Not too long ago, we reported on a new brewery v. brewery trademark dispute, Alamo Beer Company LLC v. Old 300 Brewing, LLC. The lawsuit just got more complicated. On Monday, the State of Texas moved to intervene in the dispute, contending they may have superior rights to the trademark and trade dress at issue in the dispute.
A quick recap on the lawsuit. Alamo Beer Company is suing Texian Brewing Company because Texian used a silhouetted roofline of the Alamo. Alamo Beer Company has a trademark for its name, and though it has not registered its logo, alleges that it has been using a silhouetted roofline of the Alamo since 1997 in conjunction with its beers. You can read more about that dispute in our reporting here.
Now, for the state of Texas. The big kahuna has entered the dispute, making this whole thing more complicated and more costly for the breweries. In its Motion to Intervene and accompanying proposed complaint, Texas alleges that it owns the historic Alamo Mission and has registered and unregistered common law rights to, among other things, use of the historic roofline in commerce. Texas may well have been using a silhouetted roofline of the Alamo in commerce well before Alamo Beer Company started using it, but the key question is whether consumers are likely to be confused by the two uses. We’re guessing that in the 17 years Alamo Beer Company has been operating, consumers haven’t thought that the beer came from or was endorsed by the State. We could be wrong, and maybe there’s some evidence of actual confusion—but why wouldn’t Texas do anything sooner? We’ll see what the court does with that, unless the parties settle.
Notably, too, an Exhibit attached to Texas’s motion indicates that Texas does not hold any federal trademark registration including the silhouette that predates Alamo Beer Company’s use. The State of Texas does hold a registration for the silhouetted logo for DVDs, CDs, mouse pads, and magnets, but only sought registration in 2013 (Reg No. 85854879). Texas has recently (last week) tried to jump in and register the silhouetted logo in Class 032 for bottled water (Serial No. 86259263), the same class of trademarks that beer is in. However, trademark classes are just an administrative tool for the USPTO. What matters is whether the goods are proximate enough to cause consumer confusion. We don’t think something like bottled water or these other Texas uses pose that kind of problem here. And, we’ll note that as to any bottled water / beer confusion, an agent for the State of Texas affirmed that they didn’t think confusion was likely either when they applied for the non-concurrent-use trademark eight days ago, undoubtedly when they already knew of the dispute and Alamo’s senior common law rights to the silhouetted logo. We’ll also note that there’s already a federal trademark registration for “Alamo Water,” since 1991 (Reg. No. 1695581) but that’s a wholesale distributor of water conditioning products and not a consumer-facing bottled-water retailer. Likely not a problem for Texas’s own trademark registration, but more on that in a second.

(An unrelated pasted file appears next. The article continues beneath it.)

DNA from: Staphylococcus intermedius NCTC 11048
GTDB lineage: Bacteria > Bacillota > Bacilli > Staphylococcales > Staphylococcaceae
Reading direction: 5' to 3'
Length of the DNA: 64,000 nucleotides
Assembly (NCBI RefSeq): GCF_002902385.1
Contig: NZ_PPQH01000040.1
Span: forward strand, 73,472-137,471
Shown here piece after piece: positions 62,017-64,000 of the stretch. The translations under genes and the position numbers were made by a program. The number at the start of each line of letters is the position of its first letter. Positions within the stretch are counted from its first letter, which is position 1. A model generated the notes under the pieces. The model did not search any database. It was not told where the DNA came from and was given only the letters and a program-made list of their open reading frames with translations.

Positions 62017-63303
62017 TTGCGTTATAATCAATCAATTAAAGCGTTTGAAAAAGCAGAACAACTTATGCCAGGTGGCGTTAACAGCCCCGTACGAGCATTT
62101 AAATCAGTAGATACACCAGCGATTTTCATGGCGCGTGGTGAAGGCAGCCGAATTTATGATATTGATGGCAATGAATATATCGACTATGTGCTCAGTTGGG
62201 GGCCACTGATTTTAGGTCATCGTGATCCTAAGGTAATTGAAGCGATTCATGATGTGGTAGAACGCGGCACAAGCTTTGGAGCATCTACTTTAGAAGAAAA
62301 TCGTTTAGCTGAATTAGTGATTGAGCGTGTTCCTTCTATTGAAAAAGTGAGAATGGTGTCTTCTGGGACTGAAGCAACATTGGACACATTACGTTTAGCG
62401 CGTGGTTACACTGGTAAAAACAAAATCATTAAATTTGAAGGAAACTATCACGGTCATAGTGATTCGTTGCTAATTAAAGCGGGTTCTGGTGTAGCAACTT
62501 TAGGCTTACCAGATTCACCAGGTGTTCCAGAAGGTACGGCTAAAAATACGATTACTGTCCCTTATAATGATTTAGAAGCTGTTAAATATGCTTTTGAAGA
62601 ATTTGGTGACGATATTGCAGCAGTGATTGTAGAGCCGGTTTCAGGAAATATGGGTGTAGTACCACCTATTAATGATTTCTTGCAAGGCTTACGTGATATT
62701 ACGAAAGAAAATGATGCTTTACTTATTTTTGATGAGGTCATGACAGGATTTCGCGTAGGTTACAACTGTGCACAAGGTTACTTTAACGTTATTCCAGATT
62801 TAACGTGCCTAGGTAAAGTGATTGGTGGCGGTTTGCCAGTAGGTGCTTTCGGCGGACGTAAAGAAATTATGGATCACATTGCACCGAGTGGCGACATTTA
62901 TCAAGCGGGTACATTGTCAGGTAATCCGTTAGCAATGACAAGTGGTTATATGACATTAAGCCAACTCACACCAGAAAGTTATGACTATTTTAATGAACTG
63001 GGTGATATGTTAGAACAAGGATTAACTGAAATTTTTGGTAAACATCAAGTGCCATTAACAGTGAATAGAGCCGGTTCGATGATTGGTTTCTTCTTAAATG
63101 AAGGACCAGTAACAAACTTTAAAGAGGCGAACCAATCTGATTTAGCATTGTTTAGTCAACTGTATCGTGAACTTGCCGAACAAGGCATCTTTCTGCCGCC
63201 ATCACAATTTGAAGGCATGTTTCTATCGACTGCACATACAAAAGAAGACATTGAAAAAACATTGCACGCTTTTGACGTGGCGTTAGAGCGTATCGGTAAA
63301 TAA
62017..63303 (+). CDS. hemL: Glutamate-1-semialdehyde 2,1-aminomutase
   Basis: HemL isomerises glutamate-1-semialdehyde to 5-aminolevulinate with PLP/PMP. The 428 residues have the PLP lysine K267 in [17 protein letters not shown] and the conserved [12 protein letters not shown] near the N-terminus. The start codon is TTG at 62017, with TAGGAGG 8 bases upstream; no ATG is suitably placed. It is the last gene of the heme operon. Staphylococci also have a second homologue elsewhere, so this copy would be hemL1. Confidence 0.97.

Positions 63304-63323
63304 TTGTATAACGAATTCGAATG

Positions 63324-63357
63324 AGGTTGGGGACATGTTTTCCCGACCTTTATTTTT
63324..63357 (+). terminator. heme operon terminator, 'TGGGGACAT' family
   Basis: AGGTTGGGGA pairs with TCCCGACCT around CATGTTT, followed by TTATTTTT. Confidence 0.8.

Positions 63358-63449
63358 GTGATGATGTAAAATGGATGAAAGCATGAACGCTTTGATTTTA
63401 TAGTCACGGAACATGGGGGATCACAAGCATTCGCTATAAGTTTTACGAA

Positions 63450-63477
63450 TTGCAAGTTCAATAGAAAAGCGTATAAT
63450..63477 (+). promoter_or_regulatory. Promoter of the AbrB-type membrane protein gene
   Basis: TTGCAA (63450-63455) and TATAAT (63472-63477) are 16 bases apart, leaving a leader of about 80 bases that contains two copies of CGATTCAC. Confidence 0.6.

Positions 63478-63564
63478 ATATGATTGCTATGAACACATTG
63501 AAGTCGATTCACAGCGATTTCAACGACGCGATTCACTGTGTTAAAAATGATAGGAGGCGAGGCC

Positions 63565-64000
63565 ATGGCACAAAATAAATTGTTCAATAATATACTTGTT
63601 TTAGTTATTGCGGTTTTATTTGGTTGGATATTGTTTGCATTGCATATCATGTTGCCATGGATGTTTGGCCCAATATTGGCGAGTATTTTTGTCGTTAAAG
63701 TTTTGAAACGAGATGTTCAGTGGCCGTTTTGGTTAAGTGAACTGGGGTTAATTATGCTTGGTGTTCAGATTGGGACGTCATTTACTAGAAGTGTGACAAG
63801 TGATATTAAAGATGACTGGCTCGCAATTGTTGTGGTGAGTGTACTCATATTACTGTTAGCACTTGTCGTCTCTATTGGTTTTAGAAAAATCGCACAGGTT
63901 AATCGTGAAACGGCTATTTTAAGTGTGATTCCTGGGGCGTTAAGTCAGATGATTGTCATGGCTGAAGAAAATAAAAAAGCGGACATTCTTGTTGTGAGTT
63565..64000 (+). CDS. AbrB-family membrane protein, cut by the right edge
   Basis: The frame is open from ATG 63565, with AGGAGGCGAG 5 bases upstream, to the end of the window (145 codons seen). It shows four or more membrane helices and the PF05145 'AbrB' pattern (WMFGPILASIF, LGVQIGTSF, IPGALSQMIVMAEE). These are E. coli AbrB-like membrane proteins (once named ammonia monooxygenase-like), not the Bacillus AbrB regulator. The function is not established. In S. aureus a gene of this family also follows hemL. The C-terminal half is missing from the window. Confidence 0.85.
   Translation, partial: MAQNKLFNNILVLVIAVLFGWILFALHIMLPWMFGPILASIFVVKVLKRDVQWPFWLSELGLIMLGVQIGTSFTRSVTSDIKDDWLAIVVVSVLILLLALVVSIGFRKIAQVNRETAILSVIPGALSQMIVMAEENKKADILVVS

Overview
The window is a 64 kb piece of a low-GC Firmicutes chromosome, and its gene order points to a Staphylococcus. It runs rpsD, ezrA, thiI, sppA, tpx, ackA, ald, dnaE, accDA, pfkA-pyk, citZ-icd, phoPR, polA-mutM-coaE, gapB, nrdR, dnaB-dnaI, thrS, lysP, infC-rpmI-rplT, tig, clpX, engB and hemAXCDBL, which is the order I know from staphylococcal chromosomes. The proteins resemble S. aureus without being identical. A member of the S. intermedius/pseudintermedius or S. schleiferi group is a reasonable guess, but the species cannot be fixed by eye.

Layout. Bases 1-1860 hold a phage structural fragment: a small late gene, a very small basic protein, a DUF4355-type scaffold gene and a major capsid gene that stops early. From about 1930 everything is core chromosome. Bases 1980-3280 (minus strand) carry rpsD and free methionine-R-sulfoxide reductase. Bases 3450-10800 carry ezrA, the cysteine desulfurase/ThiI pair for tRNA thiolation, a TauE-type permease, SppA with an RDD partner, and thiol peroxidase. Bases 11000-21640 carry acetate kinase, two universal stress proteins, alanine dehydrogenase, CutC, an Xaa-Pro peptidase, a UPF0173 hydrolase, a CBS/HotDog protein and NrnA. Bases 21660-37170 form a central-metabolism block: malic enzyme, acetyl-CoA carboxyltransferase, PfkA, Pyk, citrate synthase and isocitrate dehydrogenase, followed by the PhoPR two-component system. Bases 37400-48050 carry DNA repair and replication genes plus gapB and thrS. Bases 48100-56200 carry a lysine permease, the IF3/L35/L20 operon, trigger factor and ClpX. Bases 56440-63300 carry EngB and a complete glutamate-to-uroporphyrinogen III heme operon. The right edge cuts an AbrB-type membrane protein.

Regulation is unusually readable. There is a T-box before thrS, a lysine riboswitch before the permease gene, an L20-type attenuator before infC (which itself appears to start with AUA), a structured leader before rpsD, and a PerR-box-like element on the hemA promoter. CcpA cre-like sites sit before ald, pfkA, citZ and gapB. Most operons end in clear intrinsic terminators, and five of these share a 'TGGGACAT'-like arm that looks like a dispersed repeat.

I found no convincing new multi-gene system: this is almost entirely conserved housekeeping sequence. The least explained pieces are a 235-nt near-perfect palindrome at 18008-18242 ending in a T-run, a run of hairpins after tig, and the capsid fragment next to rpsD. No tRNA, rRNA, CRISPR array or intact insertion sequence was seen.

The bottom line is, Texas does not allege that it is any way in the business of beer, brewing, bars, alcohol, etc. Texas’s alternative angle, which they do allege in the proposed complaint, is that the Alamo mark it uses in conjunction with commerce is famous, and that use of the mark by anyone else would be dilutive. Texas makes this allegation, under both State and Federal law. We’ll leave Texas law analysis to a Texas beer lawyer, but from a federal perspective, to succeed on a theory of trademark dilution by blurring or by tarnishment, Texas would have to prove that its mark, commercially, became famous before folks like Alamo Beer Company started using something similar. As to dilution by blurring, one of the factors the court will have to consider in deciding whether blurring is at play here is “the extent to which the owner of the famous mark is engaged in substantially exclusive use of the mark.” See 15 U.S.C. § 1125(c)(d)(b). Given existing registrations for things like Alamo Water and Alamo Beer Company, not to mention widespread use by the arguably pretty famous Alamo rental car company, this seems like a fatal blow to Texas’s dilution case. We also have reservations about whether The Alamo is really famous, in a commercial sense, to warrant that kind of broad protection. See 15 U.S.C. § 1125(c)(2)(A). And, as to dilution by tarnishment, if someone like Louis Vuiton couldn’t prove that Chewy Vuiton dog treats tarnished its brand, we have doubts about whether a trier of fact could reasonably find that Texas’s Alamo brand, if it even is famous, has been actually or likely tarnished by what is probably pretty dang good beer.
An interesting turn of events in this case, to be sure, and we’ll be keeping you posted on any developments. As always, we’d love to hear your thoughts on this dispute, so feel free to find us in the comments or on Twitter.